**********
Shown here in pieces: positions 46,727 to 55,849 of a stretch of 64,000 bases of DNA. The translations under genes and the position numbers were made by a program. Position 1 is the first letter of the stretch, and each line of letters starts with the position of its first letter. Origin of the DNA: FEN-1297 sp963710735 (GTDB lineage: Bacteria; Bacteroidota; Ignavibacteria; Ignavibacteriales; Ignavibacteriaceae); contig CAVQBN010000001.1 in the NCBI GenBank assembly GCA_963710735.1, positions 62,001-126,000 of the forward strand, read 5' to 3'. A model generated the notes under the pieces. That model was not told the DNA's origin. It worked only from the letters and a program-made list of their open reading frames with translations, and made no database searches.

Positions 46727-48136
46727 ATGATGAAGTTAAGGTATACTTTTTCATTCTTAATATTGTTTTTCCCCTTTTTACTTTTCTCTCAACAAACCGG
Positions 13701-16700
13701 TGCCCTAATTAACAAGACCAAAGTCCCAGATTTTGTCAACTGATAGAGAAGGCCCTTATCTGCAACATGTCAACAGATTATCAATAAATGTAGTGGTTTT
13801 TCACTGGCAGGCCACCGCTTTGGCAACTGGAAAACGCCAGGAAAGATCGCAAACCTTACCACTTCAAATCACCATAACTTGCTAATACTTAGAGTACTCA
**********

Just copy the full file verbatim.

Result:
Shown here in pieces: positions 46,727 to 55,849 of a stretch of 64,000 bases of DNA. The translations under genes and the position numbers were made by a program. Position 1 is the first letter of the stretch, and each line of letters starts with the position of its first letter. Origin of the DNA: FEN-1297 sp963710735 (GTDB lineage: Bacteria; Bacteroidota; Ignavibacteria; Ignavibacteriales; Ignavibacteriaceae); contig CAVQBN010000001.1 in the NCBI GenBank assembly GCA_963710735.1, positions 62,001-126,000 of the forward strand, read 5' to 3'. A model generated the notes under the pieces. That model was not told the DNA's origin. It worked only from the letters and a program-made list of their open reading frames with translations, and made no database searches.

Positions 46727-48136
46727 ATGATGAAGTTAAGGTATACTTTTTCATTCTTAATATTGTTTTTCCCCTTTTTACTTTTCTCTCAACAAACCGG
Positions 13701-16700
13701 TGCCCTAATTAACAAGACCAAAGTCCCAGATTTTGTCAACTGATAGAGAAGGCCCTTATCTGCAACATGTCAACAGATTATCAATAAATGTAGTGGTTTT
13801 TCACTGGCAGGCCACCGCTTTGGCAACTGGAAAACGCCAGGAAAGATCGCAAACCTTACCACTTCAAATCACCATAACTTGCTAATACTTAGAGTACTCA